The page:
Blatant Plagiarism …. by me – Worst Tech Predictions ever

I read this one over at Scientific American (written by David Pogue – I love his articles) and just had to plagiarize it .. it is to good!



“Everyone’s always asking me when Apple will come out with a cell phone. My answer is, ‘Probably never.'”—David Pogue, The New York Times, 2006Image: Wikimedia Commons/Linux insidev2

Supplemental Material

  • In my Scientific American column this month, I pondered why it’s so hard to predict the future of technology. It sometimes seems as though it’s not even worth the effort; inevitably you wind up looking like an idiot.

Especially if the gist of your prediction is that something won’t happen or isn’t possible. You wind up with enough egg on your face to make an omelet.

If you’re not convinced, have a look at these whoppers: some of the biggest muffed tech predictions of all time, and spoken by people you’d expect would know better.

“I predict the Internet will soon go spectacularly supernova and in 1996 catastrophically collapse.”—Robert Metcalfe, founder of 3Com and inventor of Ethernet, writing in a 1995 InfoWorldcolumn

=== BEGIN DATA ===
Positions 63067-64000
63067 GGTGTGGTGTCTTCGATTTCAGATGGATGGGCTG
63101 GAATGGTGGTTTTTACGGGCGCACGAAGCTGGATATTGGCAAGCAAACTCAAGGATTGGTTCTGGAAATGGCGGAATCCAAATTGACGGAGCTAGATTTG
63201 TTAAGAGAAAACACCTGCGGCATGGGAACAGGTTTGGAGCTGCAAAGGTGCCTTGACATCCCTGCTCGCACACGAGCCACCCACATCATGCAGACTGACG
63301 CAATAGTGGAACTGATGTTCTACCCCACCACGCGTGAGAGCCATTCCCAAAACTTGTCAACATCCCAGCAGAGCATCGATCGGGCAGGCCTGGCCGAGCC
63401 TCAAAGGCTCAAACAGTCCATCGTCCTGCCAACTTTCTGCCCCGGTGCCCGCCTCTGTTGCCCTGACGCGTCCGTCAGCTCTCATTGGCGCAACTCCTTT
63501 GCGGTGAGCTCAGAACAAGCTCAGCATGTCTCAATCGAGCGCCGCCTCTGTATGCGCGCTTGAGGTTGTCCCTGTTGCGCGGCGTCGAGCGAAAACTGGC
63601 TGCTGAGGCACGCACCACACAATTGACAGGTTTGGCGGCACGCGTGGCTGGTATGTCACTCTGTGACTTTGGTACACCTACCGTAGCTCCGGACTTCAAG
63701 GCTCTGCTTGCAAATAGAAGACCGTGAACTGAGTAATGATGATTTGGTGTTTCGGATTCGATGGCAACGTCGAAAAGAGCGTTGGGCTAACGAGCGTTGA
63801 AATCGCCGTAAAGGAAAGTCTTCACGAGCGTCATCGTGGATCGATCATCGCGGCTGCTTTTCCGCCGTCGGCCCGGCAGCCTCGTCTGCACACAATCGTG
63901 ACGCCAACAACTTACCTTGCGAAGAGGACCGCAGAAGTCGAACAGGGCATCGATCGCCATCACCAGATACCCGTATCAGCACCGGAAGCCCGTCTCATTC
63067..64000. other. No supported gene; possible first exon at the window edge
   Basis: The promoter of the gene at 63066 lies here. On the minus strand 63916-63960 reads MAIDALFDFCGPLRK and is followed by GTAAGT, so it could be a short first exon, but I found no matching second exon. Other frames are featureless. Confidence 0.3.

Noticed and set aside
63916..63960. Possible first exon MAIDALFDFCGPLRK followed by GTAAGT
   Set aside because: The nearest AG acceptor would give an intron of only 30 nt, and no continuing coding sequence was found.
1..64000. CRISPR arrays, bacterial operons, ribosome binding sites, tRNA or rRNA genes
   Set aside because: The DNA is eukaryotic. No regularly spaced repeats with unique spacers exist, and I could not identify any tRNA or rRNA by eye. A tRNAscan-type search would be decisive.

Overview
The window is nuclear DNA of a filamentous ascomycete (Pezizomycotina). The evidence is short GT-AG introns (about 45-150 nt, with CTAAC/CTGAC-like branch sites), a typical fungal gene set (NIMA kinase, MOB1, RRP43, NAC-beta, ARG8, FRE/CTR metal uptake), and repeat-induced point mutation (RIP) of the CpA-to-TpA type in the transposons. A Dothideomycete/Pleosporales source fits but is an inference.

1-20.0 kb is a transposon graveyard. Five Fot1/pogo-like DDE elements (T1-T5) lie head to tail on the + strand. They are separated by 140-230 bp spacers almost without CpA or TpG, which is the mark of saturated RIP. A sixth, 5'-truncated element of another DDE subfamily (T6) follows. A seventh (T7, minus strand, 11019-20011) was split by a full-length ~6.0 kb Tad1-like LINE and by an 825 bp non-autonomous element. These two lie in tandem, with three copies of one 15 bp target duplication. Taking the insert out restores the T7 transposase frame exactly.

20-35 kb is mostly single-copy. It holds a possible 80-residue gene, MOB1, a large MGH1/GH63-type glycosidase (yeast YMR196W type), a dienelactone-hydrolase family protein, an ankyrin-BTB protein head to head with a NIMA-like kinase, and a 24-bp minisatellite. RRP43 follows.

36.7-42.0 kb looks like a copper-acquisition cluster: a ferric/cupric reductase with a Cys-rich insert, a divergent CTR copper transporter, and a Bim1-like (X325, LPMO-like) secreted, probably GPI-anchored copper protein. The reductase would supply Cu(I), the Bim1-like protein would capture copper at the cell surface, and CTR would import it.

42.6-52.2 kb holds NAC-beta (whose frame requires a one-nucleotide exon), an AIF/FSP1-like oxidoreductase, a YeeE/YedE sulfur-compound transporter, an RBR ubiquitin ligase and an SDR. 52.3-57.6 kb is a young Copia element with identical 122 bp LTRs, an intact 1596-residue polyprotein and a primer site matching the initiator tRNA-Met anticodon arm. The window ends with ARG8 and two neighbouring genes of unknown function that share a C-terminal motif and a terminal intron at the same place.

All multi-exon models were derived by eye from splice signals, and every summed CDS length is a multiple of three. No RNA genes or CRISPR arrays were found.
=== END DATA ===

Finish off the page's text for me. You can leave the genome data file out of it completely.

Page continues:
Metcalfe is well aware how silly his prediction came to look. He ate his words—literally. In 1999, addressing the Sixth International WWW Conference, Metcalfe put a copy of his infamous column into a blender, pureed it, and drank it.

“There is practically no chance communications space satellites will be used to provide better telephone, telegraph, television or radio service inside the United States.”—T.A.M. Craven, Federal Communications Commission commissioner (1961)

Needless to say, Mr. Craven is no longer the commissioner of the FCC.

“I think there is a world market for maybe five computers.”—Thomas Watson, chairman of IBM, 1943

Of course, Watson was referring to room-size mega-machines filled with vacuum tubes. But still.

“The Americans have need of the telephone, but we do not. We have plenty of messenger boys.”—Sir William Preece, chief engineer, British Post Office, 1876

How’re the messenger boys working out for you, England?

“This ‘telephone’ has too many shortcomings to be seriously considered as a means of communication.”—Western Union internal memo, 1876.

Oops! Western Union sent its last telegram in 2006.

“Television won’t be able to hold on to any market it captures after the first six months. People will soon get tired of staring at a plywood box every night.”—Darryl Zanuck, 20th Century Fox, 1946

He was right. We’ve moved on to aluminum and plastic.

“Everyone’s always asking me when Apple will come out with a cell phone. My answer is, ‘Probably never.'”—David Pogue, The New York Times, 2006

Yeah, Okay. I’ll admit it. My prediction was wrong—but my thinking was right. I knew that Steve Jobs would never tolerate the micromanagement that the carriers (Verizon, AT&T and so on) then exercised on every aspect of every phone they carried. “I cannot imagine Apple giving veto power to anyone over its software design. It just ain’t gonna happen,” I wrote.